Admittedly, Lewis is attempting something subtly different: he is attempting to capture the medieval ‘Model’ – the ideas, beliefs and cast of mind – that seem a given to medieval writers of all kinds – and by extension to the early modern period also. Mortimer’s focus is more on lived experience and the vernacular. But they are related, I feel, and Mortimer gives no indication that he knows the Lewis. A lacunae at the very least.
Lewis’s book is also unquestionably the better. Oh, it certainly has its own weaknesses. For Lewis, it is not necessary to describe Ptolemy’s Almagest “because a French translation exists”. He can write:
Plato’s Republic, as everyone knows, ends with an account of the after-life, put into the mouth of one Er the Armenion who had returned from the dead.
As everyone knows? His ideal elite imagined audience is not the same as Mortimer’s – and it may I think have dwindled somewhat since the early sixties. But although I don’t know my Plato, I still enjoy him.
And he can be truly marvelous. Speaking of the medieval picture of the heavens he writes:
These facts are in themselves curiosities of mediocre interest. They become valuable only in so far as they enable us to enter more fully into the consciousness of our ancestors by realizing how such a universe must have affected those who believed in it. The recipe for such realisation is not the study of books. You must go out on a starry night and walk about for half an hour trying to see the sky in terms of the old cosmology. Remember that you now have an absolute Up and Down. The Earth is really the centre, really the lowest place: movement to it from whatever direction is downward movement. As a modern, you located the stars at a great distance. For distance you must now substitute that very special, and far less abstract, sort of distance which we call height; height, which speaks immediately to our muscles and nerves. The Medieval Model is vertiginous. And the fact that the height of the stars in the medieval astronomy is very small compared with their distance in the modern, will turn out not to have the kind of importance you anticipated. For thought and imagination, ten million miles and a thousand million are much the same. Both can be conceived (that is, we can do sums with both) and neither can be imagined; and the more imagination we have the better we shall know this…. Hence to look out on the night sky with modern eyes is like looking out over a sea that fades away into mist, or looking about one in a trackless forest – trees forever and no horizon. To look up at the towering medieval universe is much more like looking at a great building.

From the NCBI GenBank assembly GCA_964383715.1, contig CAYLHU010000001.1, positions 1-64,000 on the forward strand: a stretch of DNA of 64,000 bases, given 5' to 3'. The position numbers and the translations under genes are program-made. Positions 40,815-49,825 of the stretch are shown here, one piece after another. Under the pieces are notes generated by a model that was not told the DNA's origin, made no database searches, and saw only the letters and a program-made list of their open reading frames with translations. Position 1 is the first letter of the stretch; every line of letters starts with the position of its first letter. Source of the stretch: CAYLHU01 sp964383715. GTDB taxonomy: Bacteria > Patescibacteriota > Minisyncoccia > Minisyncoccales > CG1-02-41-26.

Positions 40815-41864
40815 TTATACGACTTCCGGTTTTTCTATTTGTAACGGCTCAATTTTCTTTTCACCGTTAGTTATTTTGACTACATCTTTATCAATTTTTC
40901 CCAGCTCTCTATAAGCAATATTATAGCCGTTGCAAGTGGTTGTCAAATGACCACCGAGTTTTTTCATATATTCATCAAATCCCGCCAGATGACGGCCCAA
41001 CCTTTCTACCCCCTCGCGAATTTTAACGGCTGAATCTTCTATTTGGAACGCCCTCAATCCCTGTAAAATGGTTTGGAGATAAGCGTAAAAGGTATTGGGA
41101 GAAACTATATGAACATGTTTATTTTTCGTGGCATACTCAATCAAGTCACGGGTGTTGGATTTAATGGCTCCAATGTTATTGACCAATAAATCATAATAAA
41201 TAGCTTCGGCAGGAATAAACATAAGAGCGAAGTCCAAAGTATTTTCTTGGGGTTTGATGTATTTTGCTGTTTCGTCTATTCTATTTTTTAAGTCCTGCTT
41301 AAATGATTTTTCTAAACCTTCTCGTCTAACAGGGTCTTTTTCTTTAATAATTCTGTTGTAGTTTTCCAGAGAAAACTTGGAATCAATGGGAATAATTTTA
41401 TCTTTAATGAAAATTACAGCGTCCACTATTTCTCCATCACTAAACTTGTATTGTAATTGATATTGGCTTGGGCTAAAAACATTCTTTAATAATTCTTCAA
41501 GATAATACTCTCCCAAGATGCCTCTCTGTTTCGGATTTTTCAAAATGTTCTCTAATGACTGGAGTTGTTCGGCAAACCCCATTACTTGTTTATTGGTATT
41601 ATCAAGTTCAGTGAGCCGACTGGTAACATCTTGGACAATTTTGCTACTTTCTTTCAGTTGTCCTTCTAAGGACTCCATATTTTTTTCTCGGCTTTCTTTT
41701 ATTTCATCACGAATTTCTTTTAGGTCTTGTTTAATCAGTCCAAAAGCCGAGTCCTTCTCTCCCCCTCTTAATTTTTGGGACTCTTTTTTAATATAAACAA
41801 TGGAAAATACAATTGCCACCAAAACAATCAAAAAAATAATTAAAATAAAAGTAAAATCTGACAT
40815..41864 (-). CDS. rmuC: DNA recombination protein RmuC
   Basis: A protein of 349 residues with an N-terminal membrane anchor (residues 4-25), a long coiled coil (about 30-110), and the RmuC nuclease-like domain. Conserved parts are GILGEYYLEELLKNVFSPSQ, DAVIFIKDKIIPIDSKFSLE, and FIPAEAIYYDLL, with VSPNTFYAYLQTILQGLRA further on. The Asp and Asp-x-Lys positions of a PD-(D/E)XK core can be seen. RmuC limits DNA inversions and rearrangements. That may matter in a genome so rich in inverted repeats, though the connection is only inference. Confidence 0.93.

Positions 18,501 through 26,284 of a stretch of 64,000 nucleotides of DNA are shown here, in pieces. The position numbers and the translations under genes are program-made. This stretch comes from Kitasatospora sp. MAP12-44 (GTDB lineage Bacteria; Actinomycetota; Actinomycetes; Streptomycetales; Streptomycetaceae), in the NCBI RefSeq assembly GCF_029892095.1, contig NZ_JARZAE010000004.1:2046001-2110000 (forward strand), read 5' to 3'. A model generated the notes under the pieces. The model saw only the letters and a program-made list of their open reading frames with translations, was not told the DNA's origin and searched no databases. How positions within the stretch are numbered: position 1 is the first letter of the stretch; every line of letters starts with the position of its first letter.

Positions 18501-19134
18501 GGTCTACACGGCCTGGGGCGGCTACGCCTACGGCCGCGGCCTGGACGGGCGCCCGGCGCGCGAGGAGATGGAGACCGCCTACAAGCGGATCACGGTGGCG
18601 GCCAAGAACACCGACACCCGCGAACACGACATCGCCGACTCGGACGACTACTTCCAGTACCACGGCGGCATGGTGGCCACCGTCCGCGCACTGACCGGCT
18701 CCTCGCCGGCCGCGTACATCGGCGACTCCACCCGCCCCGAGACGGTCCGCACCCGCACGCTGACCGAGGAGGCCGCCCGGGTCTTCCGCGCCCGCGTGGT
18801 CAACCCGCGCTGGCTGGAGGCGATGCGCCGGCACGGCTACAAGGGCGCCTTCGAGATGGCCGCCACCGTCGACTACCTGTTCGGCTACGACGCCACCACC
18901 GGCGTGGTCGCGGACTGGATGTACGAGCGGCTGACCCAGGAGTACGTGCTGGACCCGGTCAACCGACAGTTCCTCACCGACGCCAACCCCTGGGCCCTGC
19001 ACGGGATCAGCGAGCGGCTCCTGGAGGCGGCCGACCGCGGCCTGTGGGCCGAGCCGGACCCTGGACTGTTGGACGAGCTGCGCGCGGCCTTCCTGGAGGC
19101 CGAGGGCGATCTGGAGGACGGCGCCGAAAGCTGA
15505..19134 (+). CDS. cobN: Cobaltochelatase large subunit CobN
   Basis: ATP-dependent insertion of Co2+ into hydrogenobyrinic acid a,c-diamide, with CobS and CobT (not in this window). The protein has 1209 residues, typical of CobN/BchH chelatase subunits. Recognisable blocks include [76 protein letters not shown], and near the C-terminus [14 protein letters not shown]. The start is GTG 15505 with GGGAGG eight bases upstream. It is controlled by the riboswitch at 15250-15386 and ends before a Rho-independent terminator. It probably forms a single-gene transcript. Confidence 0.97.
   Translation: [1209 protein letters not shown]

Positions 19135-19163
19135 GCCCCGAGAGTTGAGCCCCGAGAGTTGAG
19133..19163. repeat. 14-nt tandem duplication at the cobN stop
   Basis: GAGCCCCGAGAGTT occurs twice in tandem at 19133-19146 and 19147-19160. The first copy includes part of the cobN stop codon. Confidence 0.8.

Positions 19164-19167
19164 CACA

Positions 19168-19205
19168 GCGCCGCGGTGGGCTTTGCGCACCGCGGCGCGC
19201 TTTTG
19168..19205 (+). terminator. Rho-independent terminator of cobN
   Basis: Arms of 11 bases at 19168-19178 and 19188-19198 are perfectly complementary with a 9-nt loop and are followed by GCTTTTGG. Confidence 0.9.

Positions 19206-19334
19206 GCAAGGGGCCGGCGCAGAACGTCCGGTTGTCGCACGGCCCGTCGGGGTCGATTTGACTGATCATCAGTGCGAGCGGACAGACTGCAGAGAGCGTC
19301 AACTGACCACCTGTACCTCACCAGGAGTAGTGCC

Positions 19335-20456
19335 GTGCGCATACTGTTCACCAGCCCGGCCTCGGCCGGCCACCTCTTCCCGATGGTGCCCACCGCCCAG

And as we find out later, one that is very much inhabited.
OK, so Lewis also makes the bold unsupported assertion; his references are scanty; he’s writing for an elite. I disagree with some of his claims. And later on in the book, towards the end, he name checks Tolkien and science fiction, I think just because he can. But he is so much more fun than Mortimer, and he really does make his period come alive.